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Claudia Contreras


It started as a joke in high school. She wanted to be unique and different, Claudia remembers. When everyone else was saying they were going to be a teacher or a doctor or a fireman, she was saying she was going to be a pilot even though she'd never been inside a small airplane.

But after awhile she started to think maybe being a pilot is a good idea. In her senior year at Gonzales High School, she went online to "" and found AirTrails. Her first introductory flight at age 17 years old was in a C-172 with Carol Tevebaugh. She flew out over Monterey Bay and though she doesn't remember much of what her flight instructor was saying she does remember how much fun and how she loved flying.

She looked at some of the fancy aviation schools like Embry-Riddle but knew they were just too expensive. She ended up at the then-Del Monte Aviation in Monterey flying a 172 with flight instructor Lilia Rathburn. Her solo debut was November 17, 2003 with 17 flight hours in her logbook. In the middle of her three takeoffs and landings, the area was hit by an earthquake, forcing the air traffic controllers to keep her flying 360's in the downwind until she was cleared to land. In April 2004, despite working three jobs to pay for her flight training, Claudia earned her Private Pilot certificate.

Maybe there is something to this flying, she thought. So a few months later she relocated across the United States to Sanford, Florida to attend Delta Connection Academy (now known as Aerosim Flight Academy). Flying every day, seven days a week, she obtained her instrument in a 172, commercial rating half in a 172 and half in a Piper Arrow, multi-engine in a Piper Seminole. She also became CFII in both single and multi.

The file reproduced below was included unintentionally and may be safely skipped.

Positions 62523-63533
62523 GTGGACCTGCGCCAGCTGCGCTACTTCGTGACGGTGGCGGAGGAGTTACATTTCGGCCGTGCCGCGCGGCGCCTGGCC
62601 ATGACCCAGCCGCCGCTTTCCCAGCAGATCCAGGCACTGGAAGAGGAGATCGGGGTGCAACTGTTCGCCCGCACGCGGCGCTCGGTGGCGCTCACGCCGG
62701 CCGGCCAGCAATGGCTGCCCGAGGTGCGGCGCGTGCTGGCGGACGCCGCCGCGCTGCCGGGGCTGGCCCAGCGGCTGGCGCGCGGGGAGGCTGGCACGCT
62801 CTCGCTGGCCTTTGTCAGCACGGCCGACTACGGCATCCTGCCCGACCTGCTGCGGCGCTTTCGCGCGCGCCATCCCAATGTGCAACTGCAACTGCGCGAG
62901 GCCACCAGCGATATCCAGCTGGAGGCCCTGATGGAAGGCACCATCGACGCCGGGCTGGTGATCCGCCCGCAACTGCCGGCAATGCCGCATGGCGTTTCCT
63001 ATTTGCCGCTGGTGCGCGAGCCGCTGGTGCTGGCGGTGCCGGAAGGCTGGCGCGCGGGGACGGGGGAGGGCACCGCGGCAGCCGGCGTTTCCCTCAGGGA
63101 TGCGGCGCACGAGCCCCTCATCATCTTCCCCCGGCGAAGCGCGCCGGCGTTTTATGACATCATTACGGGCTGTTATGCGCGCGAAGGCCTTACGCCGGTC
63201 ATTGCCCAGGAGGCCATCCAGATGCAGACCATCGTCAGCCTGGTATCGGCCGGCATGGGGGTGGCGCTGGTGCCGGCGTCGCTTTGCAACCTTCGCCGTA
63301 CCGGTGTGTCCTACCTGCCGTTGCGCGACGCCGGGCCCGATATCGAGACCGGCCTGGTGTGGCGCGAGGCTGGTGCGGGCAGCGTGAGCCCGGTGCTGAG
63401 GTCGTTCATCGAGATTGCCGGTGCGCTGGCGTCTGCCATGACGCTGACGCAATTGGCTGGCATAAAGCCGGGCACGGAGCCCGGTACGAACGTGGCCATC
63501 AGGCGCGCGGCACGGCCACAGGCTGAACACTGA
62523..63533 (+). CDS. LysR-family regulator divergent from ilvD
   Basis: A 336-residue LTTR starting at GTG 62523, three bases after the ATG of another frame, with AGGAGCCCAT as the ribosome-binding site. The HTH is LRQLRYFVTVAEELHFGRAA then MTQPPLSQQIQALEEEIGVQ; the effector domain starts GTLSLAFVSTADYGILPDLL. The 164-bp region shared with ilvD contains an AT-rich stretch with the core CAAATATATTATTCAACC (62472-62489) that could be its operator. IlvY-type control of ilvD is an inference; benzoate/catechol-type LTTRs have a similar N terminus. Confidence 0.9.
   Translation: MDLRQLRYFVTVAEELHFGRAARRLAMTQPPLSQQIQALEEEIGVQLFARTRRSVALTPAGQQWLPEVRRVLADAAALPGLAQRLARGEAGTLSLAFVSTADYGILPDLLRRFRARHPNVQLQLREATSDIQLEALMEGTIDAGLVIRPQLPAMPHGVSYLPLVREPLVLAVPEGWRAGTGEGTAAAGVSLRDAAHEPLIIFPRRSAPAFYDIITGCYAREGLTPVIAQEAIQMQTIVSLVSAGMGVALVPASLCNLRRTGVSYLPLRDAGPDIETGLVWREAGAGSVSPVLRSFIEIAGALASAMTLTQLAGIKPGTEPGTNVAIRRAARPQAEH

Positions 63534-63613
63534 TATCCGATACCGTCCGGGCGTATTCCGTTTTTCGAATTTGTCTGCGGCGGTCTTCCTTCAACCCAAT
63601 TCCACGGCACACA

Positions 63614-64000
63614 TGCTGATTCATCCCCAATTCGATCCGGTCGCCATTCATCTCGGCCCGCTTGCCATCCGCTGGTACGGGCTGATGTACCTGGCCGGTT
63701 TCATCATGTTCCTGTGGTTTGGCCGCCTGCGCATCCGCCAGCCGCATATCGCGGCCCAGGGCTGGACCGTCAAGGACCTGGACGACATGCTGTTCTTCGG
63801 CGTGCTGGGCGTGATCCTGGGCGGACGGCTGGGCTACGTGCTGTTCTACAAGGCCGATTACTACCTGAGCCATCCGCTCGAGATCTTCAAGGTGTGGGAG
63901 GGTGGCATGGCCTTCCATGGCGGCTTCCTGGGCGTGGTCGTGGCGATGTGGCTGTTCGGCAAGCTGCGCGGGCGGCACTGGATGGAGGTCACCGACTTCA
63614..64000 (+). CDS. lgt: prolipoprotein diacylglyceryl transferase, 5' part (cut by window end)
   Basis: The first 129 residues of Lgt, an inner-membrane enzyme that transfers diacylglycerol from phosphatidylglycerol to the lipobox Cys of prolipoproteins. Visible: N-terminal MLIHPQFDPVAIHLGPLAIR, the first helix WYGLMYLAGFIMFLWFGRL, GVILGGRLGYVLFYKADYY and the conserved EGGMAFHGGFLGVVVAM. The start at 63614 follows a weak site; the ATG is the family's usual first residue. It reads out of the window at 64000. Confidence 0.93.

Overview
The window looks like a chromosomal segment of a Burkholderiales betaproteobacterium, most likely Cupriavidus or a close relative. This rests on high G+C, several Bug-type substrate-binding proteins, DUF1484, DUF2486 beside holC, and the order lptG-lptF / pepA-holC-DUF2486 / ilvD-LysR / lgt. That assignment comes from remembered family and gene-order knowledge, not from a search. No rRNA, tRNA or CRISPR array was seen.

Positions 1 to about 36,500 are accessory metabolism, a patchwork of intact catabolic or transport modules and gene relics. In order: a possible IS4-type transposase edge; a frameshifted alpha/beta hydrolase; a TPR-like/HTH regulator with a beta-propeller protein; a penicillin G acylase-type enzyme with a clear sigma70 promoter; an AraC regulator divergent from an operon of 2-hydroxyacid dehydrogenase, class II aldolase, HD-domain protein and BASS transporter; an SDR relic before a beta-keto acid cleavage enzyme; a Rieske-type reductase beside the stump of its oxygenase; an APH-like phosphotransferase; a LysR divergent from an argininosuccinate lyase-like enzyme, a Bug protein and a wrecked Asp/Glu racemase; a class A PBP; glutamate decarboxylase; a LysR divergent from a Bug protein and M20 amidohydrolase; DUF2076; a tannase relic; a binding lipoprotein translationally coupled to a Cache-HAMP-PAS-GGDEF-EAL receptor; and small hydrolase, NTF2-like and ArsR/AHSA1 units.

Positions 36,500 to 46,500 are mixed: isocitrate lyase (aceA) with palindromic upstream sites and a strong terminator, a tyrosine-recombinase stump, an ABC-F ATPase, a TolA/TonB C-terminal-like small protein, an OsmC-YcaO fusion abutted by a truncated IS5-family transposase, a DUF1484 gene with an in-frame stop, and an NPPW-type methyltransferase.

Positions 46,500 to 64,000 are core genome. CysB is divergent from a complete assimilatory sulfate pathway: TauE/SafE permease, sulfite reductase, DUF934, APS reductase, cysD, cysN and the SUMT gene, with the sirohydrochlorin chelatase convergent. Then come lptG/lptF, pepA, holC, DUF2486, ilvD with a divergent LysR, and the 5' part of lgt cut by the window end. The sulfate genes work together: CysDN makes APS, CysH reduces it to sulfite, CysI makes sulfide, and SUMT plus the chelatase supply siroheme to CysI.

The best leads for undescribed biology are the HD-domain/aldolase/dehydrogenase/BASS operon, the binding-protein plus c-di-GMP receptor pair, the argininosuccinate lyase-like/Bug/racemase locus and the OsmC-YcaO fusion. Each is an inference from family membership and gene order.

But Florida was hot and humid, unbearable in the airplanes, and not where Claudia wanted to be living. She returned to San Carlos and began making her living as a flight instructor and flying Bay Area Tours, though soon enough the flight school closed making her move back to the Monterey/Salinas area.

Life became a bit harder. By now she had two young children, Nicolas and Nathaniel, there were no flying opportunities, but she had earned her Bachelor's degree at CSUMB in computer science, and turned to the computer world to support her family. Her flying world sat on the back shelf. Her currency lapsed, medical expired, and she couldn't afford the CFI renewal course.

Four years later, living with her parents, working hard to save money, she found herself looking at flying again. Full circle, she found herself with Carol, her introductory flight instructor, and after less than three hours flight time was signed off on her flight review. That same month she joined SOPA.

Back in the airplane, her first flight was to Pine Mountain Lake for the annual SOPA luncheon with Jim and Louise. There was no GPS in the airplane, flying the entire flight VOR to VOR. But she couldn't find PML and had to ask NorCal for vectors. Once she found the airfield, she had to make three go-arounds just to get the airplane on the ground. The altitude, the trees, the short runway, all contributed to her nerve-racking flight. And to make matters worse, there was a band of SOPA members on the ramp watching her. But she made it.

She's now a board member for SOPA and Chapter Chair of Monterey Bay 99's as well as Technology Chair for International 99's. Aerodynamic Aviation employs her as flight instructor as well as United Flight Service in Watsonville. She's building time to someday land a regional airline job. Claudia is back in a big way and that's no joke.



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